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‘Not My President’: Angry Anti-Trump Protests Erupt Across California

The election of Donald Trump to the presidency sparked protests early Wednesday across California, drawing crowds to city streets and college campuses.

The demonstrations reflected sadness, anger and bursts of rage. Crowds openly disavowed the president-elect and a few resorted to vandalism.

Shortly after Trump delivered a victory speech in New York, an estimated 2,000 people rallied at UCLA when two separate demonstrations merged into one, said UCLA police Sgt. Miguel Banuelos.

The group marched from campus through Westwood Village to a federal building on Wilshire Boulevard, Banuelos said. There were no arrests.

The demonstration peaked about 1 a.m., when a Trump piñata was set on fire in a trash can outside a Westwood Boulevard store.

The small blaze aside, no major incidents were reported and police said the crowd was peaceful.

N.J. Omorogieva, 19, said she was “heartbroken” by the election’s result when she spotted the crowd in Westwood while walking home.

“Of course I joined in,” she said. “To give hugs to people who were overcome by devastation.”

In Oakland, demonstrators smashed a window at the Oakland Tribune newsroom and ignited trash containers and tires, police said.

The crowd broke windows on five businesses and vandalized another, said Oakland police spokeswoman Johnna Watson. One citation was issued but no one was arrested, she said.

Protesters also burned Trump in effigy, KNTV reported.

At UC Santa Barbara, hundreds marched near the campus, with some chanting, “Not my president. Not my president.”

One person carried a Mexican flag, according to video posted by the student newspaper, the Daily Nexus.

About 500 students marched through the La Jolla campus of UC San Diego, protesting Trump’s win and chanting his name with an expletive.

At UCLA, some students lifted their arms up while demonstrating in Westwood Village. Others chanted, “Not my president,” according to social media users who documented the scene on the ground.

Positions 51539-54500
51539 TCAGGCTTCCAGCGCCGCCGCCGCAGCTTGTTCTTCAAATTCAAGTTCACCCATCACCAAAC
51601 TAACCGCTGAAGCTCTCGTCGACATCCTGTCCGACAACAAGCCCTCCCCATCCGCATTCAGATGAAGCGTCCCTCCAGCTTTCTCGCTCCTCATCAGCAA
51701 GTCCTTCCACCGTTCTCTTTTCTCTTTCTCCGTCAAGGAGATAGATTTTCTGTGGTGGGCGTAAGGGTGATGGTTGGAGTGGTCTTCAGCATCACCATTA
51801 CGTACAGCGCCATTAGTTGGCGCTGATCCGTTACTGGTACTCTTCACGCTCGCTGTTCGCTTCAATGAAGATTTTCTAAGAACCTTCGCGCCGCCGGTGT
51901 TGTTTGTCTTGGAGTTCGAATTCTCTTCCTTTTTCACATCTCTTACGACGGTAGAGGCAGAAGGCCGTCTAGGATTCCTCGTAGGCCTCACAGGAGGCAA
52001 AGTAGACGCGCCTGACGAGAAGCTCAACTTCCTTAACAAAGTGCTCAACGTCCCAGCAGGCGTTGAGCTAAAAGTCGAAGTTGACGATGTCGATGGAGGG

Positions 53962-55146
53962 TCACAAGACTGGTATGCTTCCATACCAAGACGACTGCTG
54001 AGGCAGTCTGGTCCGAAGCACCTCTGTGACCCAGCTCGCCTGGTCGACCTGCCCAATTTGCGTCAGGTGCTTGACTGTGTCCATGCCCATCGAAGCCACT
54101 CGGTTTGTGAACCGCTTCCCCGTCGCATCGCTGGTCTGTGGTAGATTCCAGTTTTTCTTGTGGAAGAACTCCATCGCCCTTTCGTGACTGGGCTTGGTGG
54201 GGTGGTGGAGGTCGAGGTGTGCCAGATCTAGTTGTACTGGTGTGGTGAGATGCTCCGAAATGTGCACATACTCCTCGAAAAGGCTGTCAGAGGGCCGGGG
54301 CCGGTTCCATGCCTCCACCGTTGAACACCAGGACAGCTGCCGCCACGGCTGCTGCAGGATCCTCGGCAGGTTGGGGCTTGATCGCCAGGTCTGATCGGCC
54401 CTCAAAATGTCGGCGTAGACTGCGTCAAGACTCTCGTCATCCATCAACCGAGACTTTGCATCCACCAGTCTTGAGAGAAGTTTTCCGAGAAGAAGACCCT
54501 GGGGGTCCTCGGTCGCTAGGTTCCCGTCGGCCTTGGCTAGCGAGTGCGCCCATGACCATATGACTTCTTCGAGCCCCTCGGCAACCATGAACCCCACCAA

Demonstrations were also reported in downtown Los Angeles, at UC Santa Cruz and UC Irvine.

A throng marching in Oakland chanted, “Who’s got the power? We got the power.”

Protests in the Bay Area city centered downtown and also saw a march along Highway 24, where a woman was struck by an SUV. She was rushed to the hospital with “major injuries,” California Highway Patrol Sgt. Matt Langford told the San Francisco Chronicle.

Small fires in Oakland also prompted the closure of a Bay Area Rapid Transit station.

In downtown L.A., anger simmered as a crowd gathered near City Hall. Some property was defaced, including a fence scrawled with graffiti insulting Trump.

About 200 people demonstrated near Cal State Los Angeles and another 50 were at Pershing Square, said LAPD Officer Norma Eisenman. There were no arrests.

But the mood was more buoyant at the president-elect’s star on the Walk of Fame in Hollywood, where a small crowd of about 30 Trump supporters gathered about 1 a.m. They posed for pictures and chanted with delight.

“This is our president,” they cheered as they tried to shout down a small band of counter-protesters.

The crowd, many of them wearing the candidate’s signature “Make America Great Again” hats, chanted “USA” several times.

Two Los Angeles police officers were posted nearby and moved the crowd apart at one point to return wooden construction materials on top of the spot. The wood was installed recently after Trump’s star was defaced.

Diane Mendez, 23, a Trump supporter who volunteered at a polling place, said she came to celebrate what she saw as a turning point.

“He said he would bring jobs back to America. We all need jobs,” Mendez said. “Who doesn’t need jobs?”

At USC, students rallied around the statue of Tommy Trojan, located in the center of the private university’s campus in South Los Angeles.

One Twitter user described it as an “open forum,” with members of the USC community sharing reactions on Trump’s election.

(LA Times)




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Copyright 2015 SIGNAL. Permission to use portions of this article is granted provided appropriate credits are given to and other relevant sources.

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